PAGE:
A new Ripple-based international payment platform called SendFriend has announced that it would move from pilot-testing to full commercial use of Ripple’s xRapid in the 1st quarter of 2019. xRapid is software solution which uses the Ripple’s native token XRP as a liquidity vehicle for international payments.
SendFriend, which is also backed by MIT Media Lab, Barclays, and MasterCard, will allow Philippines emigrants to send money back home at much-reduced rates. The platform has reduced the remittance cost by over 60% of the average industry cost. Currently, the start-up is in the process of getting a money transmitter license in each state.
The project was the brainchild of MIT Media. They wanted to help the overseas workers send money back home using a cheap, fast and efficient solution.
According to the CEO of SendFriend David Lighton, the current banking system doesn’t offer the services that the firm needs. In a video, Lighton said SendFriend is the first US fully compliant cross-border payment company that is backed by blockchain.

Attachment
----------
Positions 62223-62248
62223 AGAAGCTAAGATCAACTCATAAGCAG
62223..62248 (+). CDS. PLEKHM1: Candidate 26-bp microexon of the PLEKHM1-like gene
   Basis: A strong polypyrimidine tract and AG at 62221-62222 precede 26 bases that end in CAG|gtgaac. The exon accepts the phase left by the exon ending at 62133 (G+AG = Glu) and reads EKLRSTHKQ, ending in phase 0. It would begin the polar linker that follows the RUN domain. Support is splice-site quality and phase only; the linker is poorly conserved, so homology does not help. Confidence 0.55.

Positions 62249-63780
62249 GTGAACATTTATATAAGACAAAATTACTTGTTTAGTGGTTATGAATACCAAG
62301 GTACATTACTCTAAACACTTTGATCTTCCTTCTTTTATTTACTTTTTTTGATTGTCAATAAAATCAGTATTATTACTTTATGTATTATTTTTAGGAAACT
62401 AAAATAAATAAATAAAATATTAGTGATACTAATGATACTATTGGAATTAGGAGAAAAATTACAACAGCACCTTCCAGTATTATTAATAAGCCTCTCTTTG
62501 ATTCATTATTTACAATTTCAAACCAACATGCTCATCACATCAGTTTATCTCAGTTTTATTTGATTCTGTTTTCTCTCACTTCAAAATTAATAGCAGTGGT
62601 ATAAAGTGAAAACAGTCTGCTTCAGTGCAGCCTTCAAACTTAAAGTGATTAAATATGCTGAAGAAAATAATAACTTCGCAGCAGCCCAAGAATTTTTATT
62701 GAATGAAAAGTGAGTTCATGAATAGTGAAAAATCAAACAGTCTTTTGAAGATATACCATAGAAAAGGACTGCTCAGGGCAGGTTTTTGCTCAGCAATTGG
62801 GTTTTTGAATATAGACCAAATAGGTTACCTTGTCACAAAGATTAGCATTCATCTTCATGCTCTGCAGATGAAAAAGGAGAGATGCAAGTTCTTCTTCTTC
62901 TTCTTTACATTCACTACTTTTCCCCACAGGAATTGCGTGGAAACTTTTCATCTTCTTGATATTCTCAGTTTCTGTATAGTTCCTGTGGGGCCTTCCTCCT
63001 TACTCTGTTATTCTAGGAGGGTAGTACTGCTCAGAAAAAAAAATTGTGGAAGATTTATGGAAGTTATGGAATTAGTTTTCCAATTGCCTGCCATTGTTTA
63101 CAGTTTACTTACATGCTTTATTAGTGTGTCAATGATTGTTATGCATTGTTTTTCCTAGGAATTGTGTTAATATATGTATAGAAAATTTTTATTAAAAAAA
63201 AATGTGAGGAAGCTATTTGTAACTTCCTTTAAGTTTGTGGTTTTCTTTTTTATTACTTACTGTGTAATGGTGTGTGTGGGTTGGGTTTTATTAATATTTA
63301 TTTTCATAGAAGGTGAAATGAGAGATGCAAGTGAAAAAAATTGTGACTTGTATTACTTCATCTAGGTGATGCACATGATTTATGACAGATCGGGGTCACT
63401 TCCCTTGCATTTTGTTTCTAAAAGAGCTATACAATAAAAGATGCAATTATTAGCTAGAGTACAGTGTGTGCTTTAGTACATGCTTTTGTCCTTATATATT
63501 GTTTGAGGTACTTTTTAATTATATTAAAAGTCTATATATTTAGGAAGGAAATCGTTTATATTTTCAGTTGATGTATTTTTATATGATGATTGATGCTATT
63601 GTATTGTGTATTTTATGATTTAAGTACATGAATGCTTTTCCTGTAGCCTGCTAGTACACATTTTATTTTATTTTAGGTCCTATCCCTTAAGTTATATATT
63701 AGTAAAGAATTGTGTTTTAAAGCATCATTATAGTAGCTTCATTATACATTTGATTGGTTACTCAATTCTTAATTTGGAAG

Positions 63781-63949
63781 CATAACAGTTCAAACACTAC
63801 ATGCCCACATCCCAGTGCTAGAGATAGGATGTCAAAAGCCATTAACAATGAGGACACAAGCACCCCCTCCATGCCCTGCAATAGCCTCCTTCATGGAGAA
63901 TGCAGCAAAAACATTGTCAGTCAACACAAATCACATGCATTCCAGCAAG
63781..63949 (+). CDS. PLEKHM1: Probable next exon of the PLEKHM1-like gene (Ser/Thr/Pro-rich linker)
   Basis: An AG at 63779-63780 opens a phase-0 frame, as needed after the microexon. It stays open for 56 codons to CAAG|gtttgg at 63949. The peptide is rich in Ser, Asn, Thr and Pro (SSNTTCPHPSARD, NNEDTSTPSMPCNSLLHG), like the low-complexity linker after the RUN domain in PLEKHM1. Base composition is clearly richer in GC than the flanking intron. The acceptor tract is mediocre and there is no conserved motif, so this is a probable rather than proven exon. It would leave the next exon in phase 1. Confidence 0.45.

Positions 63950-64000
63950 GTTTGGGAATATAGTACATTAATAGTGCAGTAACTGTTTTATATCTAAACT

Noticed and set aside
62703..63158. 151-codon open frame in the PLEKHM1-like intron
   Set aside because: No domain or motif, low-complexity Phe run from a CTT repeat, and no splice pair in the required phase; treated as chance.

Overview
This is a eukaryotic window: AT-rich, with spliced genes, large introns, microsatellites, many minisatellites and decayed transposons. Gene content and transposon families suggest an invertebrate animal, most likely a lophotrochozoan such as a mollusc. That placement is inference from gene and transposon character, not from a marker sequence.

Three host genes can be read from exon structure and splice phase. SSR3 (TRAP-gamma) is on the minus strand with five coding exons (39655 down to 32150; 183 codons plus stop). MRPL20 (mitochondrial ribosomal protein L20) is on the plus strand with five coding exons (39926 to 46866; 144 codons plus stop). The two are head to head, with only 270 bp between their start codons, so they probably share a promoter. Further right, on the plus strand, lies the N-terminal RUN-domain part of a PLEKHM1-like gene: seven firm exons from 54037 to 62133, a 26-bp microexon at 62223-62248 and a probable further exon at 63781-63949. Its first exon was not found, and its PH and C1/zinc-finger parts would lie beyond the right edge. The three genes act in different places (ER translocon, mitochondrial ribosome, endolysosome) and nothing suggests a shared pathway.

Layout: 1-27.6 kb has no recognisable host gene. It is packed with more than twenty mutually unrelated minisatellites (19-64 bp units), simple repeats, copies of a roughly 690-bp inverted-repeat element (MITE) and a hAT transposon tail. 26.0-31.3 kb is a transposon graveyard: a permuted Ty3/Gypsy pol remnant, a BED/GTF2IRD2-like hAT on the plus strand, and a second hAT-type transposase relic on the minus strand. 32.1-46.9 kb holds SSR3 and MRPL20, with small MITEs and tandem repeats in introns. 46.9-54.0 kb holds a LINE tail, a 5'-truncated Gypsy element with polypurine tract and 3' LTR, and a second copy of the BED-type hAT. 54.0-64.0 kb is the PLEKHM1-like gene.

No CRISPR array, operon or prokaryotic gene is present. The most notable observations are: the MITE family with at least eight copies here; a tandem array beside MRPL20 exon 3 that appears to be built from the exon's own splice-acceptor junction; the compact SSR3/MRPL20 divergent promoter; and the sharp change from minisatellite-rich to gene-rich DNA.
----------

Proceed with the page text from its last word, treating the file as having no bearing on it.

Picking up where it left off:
xRapid grows in prominence
Ripple and its product xRapid have already proven its worth, demonstrating its ability to allow people and banks to transfer funds at extremely lower costs and in seconds. Recently, Ripple whales moved a colossal amount of Ripple (XRP) to escrow wallet. About $755 worth of XRP was moved. Each seven registered transactions took less than four seconds.
It is this power that SendFriend, as well as other remittance companies like Western Union and MoneyGram, wants to harness to grow their businesses and expand into cryptocurrency world.
In mid-2018, Ripple announced that financial companies that took part in their xRapid pilot programs reported increased speeds and big savings when using the xRapid product for on-demand liquidity. According to Ripple:
“xRapid eliminates the need for a pre-funded nostro account when executing a cross-border payment. It sources liquidity from XRP on exchanges around the world. As a result, cross border transactions occur in minutes and at a lower cost compared to traditional methods, which take days and incur high foreign exchange fees.”